Hereford fall off bottom of League despite win

Hereford United 3 Torquay United 2

Edgar Street

The public address played Bowie's 'Heroes' before the kick-off, but it wasn't to be – for either side. Hereford won, but still drop out of the Football League, Torquay lost and miss out on automatic promotion. Unanimous disappointment gave Edgar Street the atmosphere of a morgue at 5 o'clock yesterday.

Barnet's victory over Burton condemned Hereford to the Blue Square Premier League and Crawley beat Accrington to deny Torquay third place in League Two and consign them to ordeal by play-off.

Hereford won three and drew two of their last six, but it was not enough. Their form throughout the season, when they lost on 22 occasions, left them with too much to do at the death.

Torquay could still get up, but form suggests otherwise. Deserved defeat here leaves them without a win in their last six matches, and Cheltenham will fancy their chances in the play-off semi-finals.

Despite the winter shortcomings which fatally undermined them, there will be widespread sympathy for Hereford, who raised their game in sterling fashion and were 3-0 up at half-time through Delroy Facey, Harry Pell and Rob Prudie. Outplayed for 45 minutes, Torquay stirred themselves after the interval for substitutes Ryan Jarvis and Taiwo Atieno to reply.

For a club that only joined the Football League in 1972, and who have never progressed beyond the second tier, Hereford are well blessed with distant admirers, if not genuine fans. The affection in which they are held dates from that fabled FA Cup run in 1971-72 when, as a non-League team, they knocked out Newcastle in a tie that propelled Ronnie Radford, Ricky George and an orgasmic "Motty" to after dinner circuit celebrity. It is largely forgotten that the following season Colin Addison's giant-killers went out of the Cup in the first round to... Torquay.

Hereford's exploits 40 years ago have enjoyed a lasting fame that has eluded some other non-league Davids to have slain Goliath, such as Sutton United, who put out the Cup holders, Coventry, in 1989.

The English Riviera club have no such place in folklore, having never climbed above the third tier. Over the past decade Torquay have ploughed a furrow between the old Conference and League Two, a single foray into League One ending in relegation. They were newsworthy briefly in 2007, when Leroy Rosenior returned as manager, only to be sacked the same day.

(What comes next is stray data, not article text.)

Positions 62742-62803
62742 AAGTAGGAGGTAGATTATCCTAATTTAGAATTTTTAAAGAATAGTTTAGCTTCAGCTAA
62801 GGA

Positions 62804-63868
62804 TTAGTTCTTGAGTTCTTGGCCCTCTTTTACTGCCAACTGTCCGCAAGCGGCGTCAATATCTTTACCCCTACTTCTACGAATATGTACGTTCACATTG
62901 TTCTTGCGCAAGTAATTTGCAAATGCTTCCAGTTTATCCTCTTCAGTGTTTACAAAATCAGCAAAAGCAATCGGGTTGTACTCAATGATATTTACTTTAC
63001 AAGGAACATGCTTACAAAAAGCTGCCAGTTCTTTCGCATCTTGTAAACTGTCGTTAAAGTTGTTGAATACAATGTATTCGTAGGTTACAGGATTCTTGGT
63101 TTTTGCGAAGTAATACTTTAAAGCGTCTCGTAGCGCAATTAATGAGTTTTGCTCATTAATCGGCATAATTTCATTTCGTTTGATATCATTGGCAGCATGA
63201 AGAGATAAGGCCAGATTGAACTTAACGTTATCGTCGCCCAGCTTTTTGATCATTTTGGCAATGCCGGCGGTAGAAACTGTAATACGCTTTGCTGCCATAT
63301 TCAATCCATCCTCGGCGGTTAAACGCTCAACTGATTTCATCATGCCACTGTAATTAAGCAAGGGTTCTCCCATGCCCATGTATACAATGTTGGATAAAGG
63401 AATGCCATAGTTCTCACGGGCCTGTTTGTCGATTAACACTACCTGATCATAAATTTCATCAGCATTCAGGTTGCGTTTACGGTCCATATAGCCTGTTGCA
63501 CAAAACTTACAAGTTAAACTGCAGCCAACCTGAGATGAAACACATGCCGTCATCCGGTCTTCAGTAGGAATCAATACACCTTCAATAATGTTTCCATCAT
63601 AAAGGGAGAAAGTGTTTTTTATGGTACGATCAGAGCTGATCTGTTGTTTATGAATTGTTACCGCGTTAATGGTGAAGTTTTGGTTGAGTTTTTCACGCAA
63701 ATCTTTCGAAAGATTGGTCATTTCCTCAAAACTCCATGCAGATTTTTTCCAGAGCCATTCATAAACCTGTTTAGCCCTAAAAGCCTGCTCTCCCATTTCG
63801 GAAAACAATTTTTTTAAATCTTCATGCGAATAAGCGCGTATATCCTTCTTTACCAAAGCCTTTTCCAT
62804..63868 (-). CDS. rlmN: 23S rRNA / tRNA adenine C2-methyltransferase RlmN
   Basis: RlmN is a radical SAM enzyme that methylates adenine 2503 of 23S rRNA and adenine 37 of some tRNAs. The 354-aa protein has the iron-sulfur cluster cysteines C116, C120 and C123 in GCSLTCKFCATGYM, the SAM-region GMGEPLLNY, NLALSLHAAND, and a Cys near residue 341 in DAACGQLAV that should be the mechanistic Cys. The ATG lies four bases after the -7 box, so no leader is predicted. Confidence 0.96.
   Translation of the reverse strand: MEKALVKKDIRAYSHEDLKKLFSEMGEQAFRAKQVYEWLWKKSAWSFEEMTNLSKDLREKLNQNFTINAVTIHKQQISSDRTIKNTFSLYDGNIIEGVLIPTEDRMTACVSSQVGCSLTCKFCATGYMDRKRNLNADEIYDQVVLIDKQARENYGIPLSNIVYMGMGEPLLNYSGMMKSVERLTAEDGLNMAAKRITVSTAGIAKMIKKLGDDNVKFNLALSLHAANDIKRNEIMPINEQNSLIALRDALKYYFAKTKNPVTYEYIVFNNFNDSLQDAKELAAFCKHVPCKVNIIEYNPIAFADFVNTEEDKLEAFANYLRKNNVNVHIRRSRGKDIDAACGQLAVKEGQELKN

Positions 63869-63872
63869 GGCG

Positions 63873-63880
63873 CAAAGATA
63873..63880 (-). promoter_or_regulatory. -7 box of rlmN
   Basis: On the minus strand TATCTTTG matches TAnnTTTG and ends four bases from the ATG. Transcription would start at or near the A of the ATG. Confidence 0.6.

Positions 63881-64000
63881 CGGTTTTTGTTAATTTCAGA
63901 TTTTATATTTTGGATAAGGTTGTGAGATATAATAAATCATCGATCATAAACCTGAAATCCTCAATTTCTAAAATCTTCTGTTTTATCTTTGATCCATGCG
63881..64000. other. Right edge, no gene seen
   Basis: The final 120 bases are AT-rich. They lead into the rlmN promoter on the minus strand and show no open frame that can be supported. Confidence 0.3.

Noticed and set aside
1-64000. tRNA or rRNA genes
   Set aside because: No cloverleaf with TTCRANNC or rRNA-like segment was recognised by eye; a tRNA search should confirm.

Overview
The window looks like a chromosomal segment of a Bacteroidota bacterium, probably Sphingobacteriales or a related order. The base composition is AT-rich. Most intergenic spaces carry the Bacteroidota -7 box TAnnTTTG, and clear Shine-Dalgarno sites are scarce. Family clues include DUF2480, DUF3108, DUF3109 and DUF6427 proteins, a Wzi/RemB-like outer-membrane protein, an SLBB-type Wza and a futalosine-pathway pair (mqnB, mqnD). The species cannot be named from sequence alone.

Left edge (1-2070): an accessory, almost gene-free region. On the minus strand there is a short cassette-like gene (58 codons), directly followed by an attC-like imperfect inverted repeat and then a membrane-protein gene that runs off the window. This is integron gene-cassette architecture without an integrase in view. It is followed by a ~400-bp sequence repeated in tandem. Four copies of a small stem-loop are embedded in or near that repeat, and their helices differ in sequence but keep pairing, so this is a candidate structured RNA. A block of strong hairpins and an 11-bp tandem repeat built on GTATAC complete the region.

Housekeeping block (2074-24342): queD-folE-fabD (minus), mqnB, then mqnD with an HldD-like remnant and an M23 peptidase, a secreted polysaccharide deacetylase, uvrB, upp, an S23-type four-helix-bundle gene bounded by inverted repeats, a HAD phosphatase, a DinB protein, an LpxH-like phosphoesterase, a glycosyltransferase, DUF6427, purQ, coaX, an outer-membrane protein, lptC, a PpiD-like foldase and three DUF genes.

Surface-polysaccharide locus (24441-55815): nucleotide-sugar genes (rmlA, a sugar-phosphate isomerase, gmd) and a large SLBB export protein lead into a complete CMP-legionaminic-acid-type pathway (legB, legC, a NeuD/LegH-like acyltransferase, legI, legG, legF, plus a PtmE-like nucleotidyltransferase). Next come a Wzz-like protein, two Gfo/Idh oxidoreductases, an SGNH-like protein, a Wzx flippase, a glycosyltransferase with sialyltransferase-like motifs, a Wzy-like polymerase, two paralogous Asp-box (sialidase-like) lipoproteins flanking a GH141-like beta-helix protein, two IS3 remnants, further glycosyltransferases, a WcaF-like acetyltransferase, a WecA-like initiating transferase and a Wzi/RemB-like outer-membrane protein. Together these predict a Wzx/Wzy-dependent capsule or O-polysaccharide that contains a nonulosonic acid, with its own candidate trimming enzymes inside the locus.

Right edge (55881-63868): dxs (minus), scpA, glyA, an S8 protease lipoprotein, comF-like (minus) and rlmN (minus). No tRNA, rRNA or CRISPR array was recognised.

Yesterday's teams were wannabes and never will be. Facey, who scored the opening goal is, at 32, the ultimate journeyman after 15 transfers, having arrived at Hereford via Huddersfield, Rotherham, Notts County etc. Torquay's equivalent? How about Atieno, an itinerant striker from Kenya, whose previous nine employers include Walsall, Tamworth, Luton and Stevenage.

But while there may have been no latter day Lee Sharpes or, for those of us of a certain age, Dixie McNeils, among yesterday's combatants, the scrap they produced was edge-of-the-seat stuff from the first minute to the last, and if they can keep them, Hereford possess a sprinkling of decent players who should serve them well at the lower level. Purdie, a busily effective midfielder who was involved in all their goals, and the Peter Crouch totem-alike that is Pell deserve honourable mention among these.

And for those inclined to look on the bright side, the Blue Square is not quite the who-are-you? backwater the Conference used to be. Small consolation it may be, but Hereford will be on familiar territory at Newport, Mansfield and Grimsby.

Hereford (4-1-3-2): Bartlett; Purkiss, Townsend, Anthony, Chambers; Featherstone; Pell, Lunt (McQuilkin, 74), Purdie (Stam, 65); Colbeck (Arquin, 60), Facey.

Torquay (4-3-3): Olejnik; Oastler, Saah, Ellis, Nicholson; Mansell, Lathrope (Atieno, 46), O'Kane; Morris, Howe (Jarvis, 46), Stevens (Macdonald, 80).

Referee Roger East.

Man of the match Purdie (Hereford).

Match rating 8/10.

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